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Jared Sullinger is having some deep thoughts

Jared Sullinger has coach Brad Stevens’ confidence.Associated Press

NEW YORK — Jared Sullinger does not want to declare himself a proven 3-point threat — yet. But thanks to preparation that began when Sullinger was a youngster he should not be considered a long shot to establish himself as an effective long-range shooter.

“Coach has a lot of confidence in me to take those shots when I’m open,” Sullinger said after practice at Baruch University Saturday. “When I’m open I just take the open shot. I’m lucky enough that they’re going in right now. Hopefully, that’s not just preseason bluff, hopefully it carries over to the regular season.’’

Basketball was a family affair for the Sullingers in Columbus, Ohio, and playing under the coaching of his father, Satch, Jared was not confined to the low post. Then there was the mentoring of Sullinger’s brother.

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“My dad used to let me play on the outside, a lot,” Sullinger said. “And I kind of got used to it.”

As for the extended distance of the NBA 3-point line, Sullinger said: “You know what’s funny, is me and my brother [J.J.] used to shoot from NBA range when I was in middle school. So I’m kind of used to it. It didn’t show last year by percentages, but I’m used to it. My brother always thought I needed to be a step ahead of everybody else, and it carried over.”

The Celtics’ inside-out game has inverted Sullinger’s statistics during the exhibition season. Sullinger has converted 11 of 21 (52.4 percent) from the 3-point line and was 6 for 11 (54.5 percent) from the free throw line after six games.

“He shot a lot of them last year and shot it pretty well when his hand wasn’t hurt,” coach Brad Stevens said of Sullinger. “But his hand was hurt most of the year.

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“His stroke looks great and his touch is great and he doesn’t have any arc issues. So you felt like he’d be a guy that could really shoot that well.

“Obviously, he’s shooting it very well and, hopefully, that continues because he’s put in a lot of work. He’s clearly improved his shooting.”

Whether Sullinger is firing away from the perimeter by design or by necessity, his effectiveness from the outside could become an effective weapon for the Celtics, since it can open the lanes for the guards.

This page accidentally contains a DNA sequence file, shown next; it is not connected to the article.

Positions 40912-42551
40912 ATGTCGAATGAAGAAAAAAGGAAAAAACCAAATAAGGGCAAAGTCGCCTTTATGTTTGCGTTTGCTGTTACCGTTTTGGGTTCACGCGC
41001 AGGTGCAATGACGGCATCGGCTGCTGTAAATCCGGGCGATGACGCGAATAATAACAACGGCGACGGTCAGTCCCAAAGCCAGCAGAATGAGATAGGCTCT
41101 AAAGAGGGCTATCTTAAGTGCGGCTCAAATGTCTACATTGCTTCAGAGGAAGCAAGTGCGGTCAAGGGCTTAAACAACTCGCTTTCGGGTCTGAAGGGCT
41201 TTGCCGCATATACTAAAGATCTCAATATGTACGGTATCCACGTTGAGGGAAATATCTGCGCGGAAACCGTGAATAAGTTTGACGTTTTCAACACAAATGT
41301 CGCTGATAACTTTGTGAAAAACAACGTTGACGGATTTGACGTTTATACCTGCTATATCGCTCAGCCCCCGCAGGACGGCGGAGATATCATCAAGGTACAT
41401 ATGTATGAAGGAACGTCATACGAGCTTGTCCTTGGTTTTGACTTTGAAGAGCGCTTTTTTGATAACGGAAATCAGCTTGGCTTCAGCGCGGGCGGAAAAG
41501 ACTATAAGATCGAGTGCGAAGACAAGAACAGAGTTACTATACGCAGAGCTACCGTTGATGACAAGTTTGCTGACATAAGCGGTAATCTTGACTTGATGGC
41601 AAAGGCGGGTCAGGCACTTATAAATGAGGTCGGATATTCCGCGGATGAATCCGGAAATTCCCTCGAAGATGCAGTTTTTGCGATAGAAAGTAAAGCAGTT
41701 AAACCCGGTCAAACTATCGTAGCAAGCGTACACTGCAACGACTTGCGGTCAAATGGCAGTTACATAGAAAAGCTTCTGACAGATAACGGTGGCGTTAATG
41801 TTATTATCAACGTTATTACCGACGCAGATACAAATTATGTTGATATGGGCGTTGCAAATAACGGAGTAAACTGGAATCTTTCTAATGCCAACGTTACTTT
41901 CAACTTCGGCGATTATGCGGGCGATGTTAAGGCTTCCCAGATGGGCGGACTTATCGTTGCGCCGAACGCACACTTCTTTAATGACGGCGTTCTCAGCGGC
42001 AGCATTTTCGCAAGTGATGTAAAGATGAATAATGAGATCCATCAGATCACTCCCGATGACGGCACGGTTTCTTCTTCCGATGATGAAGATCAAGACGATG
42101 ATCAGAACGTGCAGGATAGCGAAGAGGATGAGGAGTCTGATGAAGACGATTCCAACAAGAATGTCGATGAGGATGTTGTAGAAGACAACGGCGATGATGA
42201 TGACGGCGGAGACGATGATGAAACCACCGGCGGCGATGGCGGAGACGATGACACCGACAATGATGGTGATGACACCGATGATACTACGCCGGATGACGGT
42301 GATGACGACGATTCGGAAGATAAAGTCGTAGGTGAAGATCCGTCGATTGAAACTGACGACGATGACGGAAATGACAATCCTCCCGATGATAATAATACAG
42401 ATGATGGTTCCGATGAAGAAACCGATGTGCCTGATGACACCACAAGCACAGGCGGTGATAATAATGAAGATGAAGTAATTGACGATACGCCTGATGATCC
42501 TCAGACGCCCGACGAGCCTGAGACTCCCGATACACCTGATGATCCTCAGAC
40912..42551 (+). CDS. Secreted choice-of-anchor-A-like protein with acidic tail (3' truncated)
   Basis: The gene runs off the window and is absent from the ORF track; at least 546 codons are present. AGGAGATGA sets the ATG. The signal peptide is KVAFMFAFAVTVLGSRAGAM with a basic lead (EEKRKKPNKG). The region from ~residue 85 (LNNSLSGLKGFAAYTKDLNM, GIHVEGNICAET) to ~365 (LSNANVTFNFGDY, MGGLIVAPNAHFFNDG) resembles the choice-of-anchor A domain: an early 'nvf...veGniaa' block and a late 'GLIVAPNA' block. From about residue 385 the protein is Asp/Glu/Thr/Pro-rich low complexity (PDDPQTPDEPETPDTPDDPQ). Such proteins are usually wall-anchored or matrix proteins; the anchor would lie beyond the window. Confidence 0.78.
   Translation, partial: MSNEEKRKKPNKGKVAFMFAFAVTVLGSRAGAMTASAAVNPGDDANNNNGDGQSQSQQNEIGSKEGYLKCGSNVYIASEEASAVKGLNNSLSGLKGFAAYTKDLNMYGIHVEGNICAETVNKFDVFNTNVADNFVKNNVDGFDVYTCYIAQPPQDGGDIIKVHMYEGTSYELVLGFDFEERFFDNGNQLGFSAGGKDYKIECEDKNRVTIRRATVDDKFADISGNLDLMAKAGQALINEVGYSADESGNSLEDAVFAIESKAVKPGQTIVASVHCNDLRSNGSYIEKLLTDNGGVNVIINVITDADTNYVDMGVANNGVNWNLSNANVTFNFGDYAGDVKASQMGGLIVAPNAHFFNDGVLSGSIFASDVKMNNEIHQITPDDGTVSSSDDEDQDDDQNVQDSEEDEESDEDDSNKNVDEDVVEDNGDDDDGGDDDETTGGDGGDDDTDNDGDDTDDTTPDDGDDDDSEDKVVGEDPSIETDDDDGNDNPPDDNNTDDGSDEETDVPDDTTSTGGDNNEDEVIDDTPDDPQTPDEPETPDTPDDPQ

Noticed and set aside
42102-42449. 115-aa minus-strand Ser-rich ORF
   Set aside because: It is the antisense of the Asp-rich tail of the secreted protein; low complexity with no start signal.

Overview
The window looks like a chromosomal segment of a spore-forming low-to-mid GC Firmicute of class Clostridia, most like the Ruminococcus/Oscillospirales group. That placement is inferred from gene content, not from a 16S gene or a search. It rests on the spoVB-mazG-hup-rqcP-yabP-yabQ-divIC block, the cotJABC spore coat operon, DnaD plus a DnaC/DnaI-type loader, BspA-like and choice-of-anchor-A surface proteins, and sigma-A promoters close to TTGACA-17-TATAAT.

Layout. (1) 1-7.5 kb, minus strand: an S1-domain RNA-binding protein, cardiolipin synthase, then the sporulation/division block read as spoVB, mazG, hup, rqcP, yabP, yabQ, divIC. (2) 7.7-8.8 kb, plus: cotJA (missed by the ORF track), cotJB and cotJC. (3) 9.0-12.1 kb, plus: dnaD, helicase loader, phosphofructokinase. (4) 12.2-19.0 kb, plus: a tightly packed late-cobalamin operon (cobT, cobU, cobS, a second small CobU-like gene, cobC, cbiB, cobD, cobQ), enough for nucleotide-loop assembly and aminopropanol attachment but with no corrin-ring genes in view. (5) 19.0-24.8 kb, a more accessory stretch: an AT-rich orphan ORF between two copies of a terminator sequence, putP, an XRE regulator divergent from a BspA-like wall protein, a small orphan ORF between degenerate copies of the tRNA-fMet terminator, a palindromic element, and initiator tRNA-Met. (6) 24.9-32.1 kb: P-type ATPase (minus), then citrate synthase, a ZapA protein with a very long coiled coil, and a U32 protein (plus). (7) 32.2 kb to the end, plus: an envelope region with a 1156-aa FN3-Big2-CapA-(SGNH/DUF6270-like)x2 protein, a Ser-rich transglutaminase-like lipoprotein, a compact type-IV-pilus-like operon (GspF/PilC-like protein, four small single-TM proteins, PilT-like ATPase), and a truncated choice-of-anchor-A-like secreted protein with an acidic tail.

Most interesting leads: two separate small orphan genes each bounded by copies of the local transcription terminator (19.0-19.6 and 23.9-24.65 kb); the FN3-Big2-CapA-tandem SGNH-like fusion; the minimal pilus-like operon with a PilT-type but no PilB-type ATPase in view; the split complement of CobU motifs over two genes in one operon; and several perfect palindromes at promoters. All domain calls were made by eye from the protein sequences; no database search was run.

“It helps guys like that because we take away the shot-blocker,” Sullinger said. “Nine times out of 10 I have the center on me and that’s mostly the shot-blocker. So I kind of take the shot-blocker away from the bucket and he’s kind of got to be concerned the way I’m shooting the ball right now.”

Bynum left out?

Stevens said guard Will Bynum will not be with the Celtics for Sunday’s game against the Brooklyn Nets.

“Will was in Boston and having a physical today and will not be joining us tomorrow,” Stevens said. “I’m going to know more Monday. As of now, I know he won’t be with us the next two days.”

Celtics president of basketball operations Danny Ainge and Bynum were expected to meet on Saturday, according to two NBA sources, and the team is likely to waive the 31-year-old Bynum, who was acquired Friday from the Pistons.

NBA sources said the Celtics are content with their point guard lineup of Rajon Rondo, Marcus Smart, and Phil Pressey, leaving Bynum out of the equation.

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Clock management

Quarters will be reduced to 11 minutes for Sunday’s games with the Nets.

“I think that’s the biggest question mark moving forward — how does it affect rotations and how does it affect rotation players?” Stevens said. “Tomorrow it’s not as a much of a case because it’s an exhibition game and you don’t play too many guys too many minutes, anyway. But that’ll be one of the questions that will have to be answered.”

Stevens usually stays to a strict rotation during the preseason, but he said the 44-minute game has altered his plans.

“Very rarely do I get off of that [in the exhibition season],” Stevens said.

“Unless a guy looks tired or tweaks an ankle, or something like that. We’ll usually stay the course. You’ve seen where a guy gets two fouls and we’ll leave him in. It’s about the conditioning and getting used to the play as much as anything else.”


Gary Washburn of the Globe staff contributed to this report.